Aim of the study: Endothelial dysfunction is an early indicator of cardiovascular disease which precedes clinical manifestations. The primary objective of the present study was to perform early-stage screening of patients presenting cardiovascular risk factors with endothelial dysfunction in order to optimise care provision. This will reduce the short- and medium-term occurrence of cardiovascular diseases.

Keywords: endothelial dysfunction, cardiovscular disease, radiofrequency, flow-mediated vasodilation, reactive hyper

QIMT by radio frequency (examination of tracking). Method of evaluation thickness of the intima media among patients having cardio vasclaires risk factors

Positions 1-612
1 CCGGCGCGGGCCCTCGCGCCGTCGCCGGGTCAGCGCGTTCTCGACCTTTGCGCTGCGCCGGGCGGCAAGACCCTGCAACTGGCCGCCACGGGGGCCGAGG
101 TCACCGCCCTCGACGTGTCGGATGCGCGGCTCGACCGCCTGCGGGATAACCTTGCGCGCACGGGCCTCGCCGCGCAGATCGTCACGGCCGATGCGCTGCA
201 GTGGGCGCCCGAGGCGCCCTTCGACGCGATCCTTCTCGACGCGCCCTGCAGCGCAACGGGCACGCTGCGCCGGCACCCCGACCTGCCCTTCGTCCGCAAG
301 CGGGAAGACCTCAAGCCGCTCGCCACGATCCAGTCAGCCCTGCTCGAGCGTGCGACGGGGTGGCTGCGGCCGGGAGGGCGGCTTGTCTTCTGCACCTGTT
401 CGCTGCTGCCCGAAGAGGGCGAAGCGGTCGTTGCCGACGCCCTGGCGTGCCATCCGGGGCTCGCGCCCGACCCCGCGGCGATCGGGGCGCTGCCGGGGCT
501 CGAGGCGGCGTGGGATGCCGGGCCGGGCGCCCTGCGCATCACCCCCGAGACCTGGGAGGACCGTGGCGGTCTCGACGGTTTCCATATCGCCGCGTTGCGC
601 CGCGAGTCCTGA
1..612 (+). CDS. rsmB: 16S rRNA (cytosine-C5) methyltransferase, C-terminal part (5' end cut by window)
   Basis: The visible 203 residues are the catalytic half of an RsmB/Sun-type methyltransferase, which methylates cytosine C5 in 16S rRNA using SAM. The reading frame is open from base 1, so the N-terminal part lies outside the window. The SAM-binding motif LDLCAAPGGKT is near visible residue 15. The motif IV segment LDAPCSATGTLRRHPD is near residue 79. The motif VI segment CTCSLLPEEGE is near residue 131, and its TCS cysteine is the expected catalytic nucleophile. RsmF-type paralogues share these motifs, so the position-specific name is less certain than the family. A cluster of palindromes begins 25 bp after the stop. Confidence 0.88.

Authors: X. Castellon, V. Bogdanova, J.C. Charniot

Method: QIMT by Radio frequency.Method of the examination used is in conformity with the IMT protocol of Mannheim standarts of normal values according to age, measurements of IMT based on the radio frequency. This study has been done with 150 patients(100 men and 50 women),aged between 45 and 60 years,having cardiovascular risk factors dyslipidemy,standard diabetes II noncomplicated, hypertension and tobacco).All patients having atheroma plaque located in the carotids have been excluded from the study.

Keywords: QIMT: calculation thickness of intima media, RF: radio frequency, IMT: thickness intima media, VIF: vasodilatation,

Induction of morphological restoration of senescent

Authors: H. Choi, J.H. Rhim, S.J. Lee, K.A. Cho, S.C. Park